Peter Buck's the Baseball Project Get Loose and Nostalgic - Rolling Stone
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Peter Buck’s the Baseball Project Get Loose and Nostalgic

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As South by Southwest gigs go, the audience seeing the Baseball Project on 5th Street in Austin midnight Wednesday definitely appeared to include a significant quotient of balding older white men up past their bedtimes. Whether this is because they were aging fans of R.E.M. and Dream Syndicate (whose Peter Buck and Steve Wynn are in the band), aging fans of baseball (the sport that provides all of the band’s subject matter), or just plain Nuvola regulars (perhaps ones sticking around after seeing three earlier bands from Spain),  was not entirely clear. But it was appropriate, given that this is as much a band about past glories as about the national pasttime, per sé; the first song on their first album, from 2008, was literally called “Past Time” (about how time passes, the game stays slow, and Minnie Minoso and Luis Aparicio had very musical names); the first song on their new Vol. 2: High And Inside is called “1976,” and it’s as much as eulogy to that long-gone era as to late beloved bicentennial Tigers looneytune Mark “The Bird” Fidrych.  The Baseball Project – also prominently featuring Young Fresh Fellows/R.E.M. utility man Scott McGaughey and Wynn’s Miracle 3 drummer Linda Pitmon – did both of those songs at Nuvola, closing with “Past Time.” And their power-pop sound – jangle-hooked, supermelodic, comprehensible words always in the forefront – was really from another time, too. But part of what makes them work is how they’re aging alt-rock guys who seem comfortable and good-humored about being past their own primes. And live, their loose, business casual demeanor drove that home.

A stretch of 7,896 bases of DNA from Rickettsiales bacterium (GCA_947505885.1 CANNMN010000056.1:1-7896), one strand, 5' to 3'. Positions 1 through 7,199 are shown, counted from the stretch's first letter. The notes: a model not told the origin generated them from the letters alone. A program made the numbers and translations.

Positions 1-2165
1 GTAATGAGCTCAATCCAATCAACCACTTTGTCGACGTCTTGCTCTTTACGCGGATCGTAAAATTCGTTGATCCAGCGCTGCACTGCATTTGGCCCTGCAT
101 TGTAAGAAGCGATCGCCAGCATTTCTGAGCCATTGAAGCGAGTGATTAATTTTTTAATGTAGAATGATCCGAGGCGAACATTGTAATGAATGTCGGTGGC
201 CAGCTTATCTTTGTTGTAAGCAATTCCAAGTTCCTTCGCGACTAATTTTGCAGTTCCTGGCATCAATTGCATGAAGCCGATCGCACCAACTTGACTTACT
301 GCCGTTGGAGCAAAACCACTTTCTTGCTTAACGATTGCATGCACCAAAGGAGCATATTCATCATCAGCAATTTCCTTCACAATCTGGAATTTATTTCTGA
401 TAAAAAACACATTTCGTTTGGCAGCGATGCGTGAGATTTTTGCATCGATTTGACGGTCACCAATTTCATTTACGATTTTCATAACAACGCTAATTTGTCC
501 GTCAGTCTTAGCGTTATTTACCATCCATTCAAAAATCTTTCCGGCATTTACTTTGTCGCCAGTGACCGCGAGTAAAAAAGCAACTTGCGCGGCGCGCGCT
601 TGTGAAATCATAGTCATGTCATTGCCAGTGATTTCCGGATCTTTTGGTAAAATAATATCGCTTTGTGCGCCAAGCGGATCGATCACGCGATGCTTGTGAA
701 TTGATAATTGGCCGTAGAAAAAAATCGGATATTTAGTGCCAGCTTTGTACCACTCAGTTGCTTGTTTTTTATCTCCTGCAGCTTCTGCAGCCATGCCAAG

The TV above the bar, angled directly toward the stage, was actually showing Nuggets Vs. Hawks basketball during the set , which the band seemed to find disconcerting. (“I hope you enjoy watching sports,” Wynn joked. “We had these monitors flown in.”) But that didn’t stop them from paying their tributes to the ego of “Ted Fucking Williams” (Wynn: “There goes our PMRC sticker”), the eye tragedy of “Boston’s chosen son” Tony Conigliaro (in Italian-restaruant bel canto operetta form), ocean-crossing Mariners hero Ichiro Suzuki (homaged Beach Boys style), weed-smoking Frisco “Freak” Tim Linceum, and sundry players whose careers were derailed by 100-MPH-hurled cowhide projectiles. A warmup-jacketed Wynn basically took lead-vocal turns with paunchy McCaughey, whose out-of-control grey hair suggested a mad professor’s and whose sport jacket suggested an old pack of cards. The new album features plenty of pinch-hitting alt-rock guest stars, but the Hold Steady’s Craig Finn wasn’t in the house, so Wynn handled Twins defense “Don’t Call Them Twinkies” on his own. But for “Jackie’s Lament” – about Jackie Robinson – Buck’s R.E.M. mate Mike Mills came out to lend a hand, and do the Simon and Garfunkel-quoting parts. Many old men in the crowd held high their cellphones, and clicked his picture.

Editors’ note: This story has been updated since it was published.

In This Article: Peter Buck, SXSW, SXSW 2011


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